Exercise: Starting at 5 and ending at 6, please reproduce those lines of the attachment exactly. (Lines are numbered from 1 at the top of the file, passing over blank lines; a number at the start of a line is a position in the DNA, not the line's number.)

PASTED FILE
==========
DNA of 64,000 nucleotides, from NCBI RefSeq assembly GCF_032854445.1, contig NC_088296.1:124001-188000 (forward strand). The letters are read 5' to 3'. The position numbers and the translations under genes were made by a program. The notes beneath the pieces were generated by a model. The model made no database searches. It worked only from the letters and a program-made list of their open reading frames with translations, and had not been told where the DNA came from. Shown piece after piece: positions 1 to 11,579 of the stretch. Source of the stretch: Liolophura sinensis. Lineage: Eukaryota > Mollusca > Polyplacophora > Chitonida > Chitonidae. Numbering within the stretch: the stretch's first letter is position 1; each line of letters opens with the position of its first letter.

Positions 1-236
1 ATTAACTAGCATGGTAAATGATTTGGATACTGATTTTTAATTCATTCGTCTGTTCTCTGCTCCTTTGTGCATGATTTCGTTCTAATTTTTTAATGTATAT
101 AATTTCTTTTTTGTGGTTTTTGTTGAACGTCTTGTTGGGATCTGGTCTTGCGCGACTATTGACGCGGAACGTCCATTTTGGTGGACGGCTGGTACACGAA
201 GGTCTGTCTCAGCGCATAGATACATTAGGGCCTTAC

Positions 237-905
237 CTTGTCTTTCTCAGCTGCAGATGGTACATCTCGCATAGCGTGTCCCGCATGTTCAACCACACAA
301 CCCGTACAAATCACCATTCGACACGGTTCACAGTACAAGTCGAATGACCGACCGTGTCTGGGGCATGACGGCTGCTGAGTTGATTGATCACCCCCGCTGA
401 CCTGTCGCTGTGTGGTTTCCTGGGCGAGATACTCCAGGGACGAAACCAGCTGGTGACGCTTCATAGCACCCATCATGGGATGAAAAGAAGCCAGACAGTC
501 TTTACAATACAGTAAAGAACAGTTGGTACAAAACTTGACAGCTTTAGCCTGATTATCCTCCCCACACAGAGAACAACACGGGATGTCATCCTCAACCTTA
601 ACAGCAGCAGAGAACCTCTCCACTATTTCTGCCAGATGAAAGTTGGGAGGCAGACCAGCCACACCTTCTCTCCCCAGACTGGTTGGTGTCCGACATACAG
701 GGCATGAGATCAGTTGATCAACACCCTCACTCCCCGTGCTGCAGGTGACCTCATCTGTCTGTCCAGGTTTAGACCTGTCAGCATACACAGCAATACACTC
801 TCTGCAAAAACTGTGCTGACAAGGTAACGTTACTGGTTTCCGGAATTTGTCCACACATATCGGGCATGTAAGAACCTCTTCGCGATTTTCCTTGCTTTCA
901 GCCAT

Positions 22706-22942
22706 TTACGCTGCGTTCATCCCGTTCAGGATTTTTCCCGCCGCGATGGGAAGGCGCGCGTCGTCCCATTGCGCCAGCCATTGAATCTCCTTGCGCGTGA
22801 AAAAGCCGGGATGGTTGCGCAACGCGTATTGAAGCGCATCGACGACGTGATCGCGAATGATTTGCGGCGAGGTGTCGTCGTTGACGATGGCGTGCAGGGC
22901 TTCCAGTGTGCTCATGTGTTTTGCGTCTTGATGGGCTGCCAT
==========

201 GGTCTGTCTCAGCGCATAGATACATTAGGGCCTTAC

Positions 237-905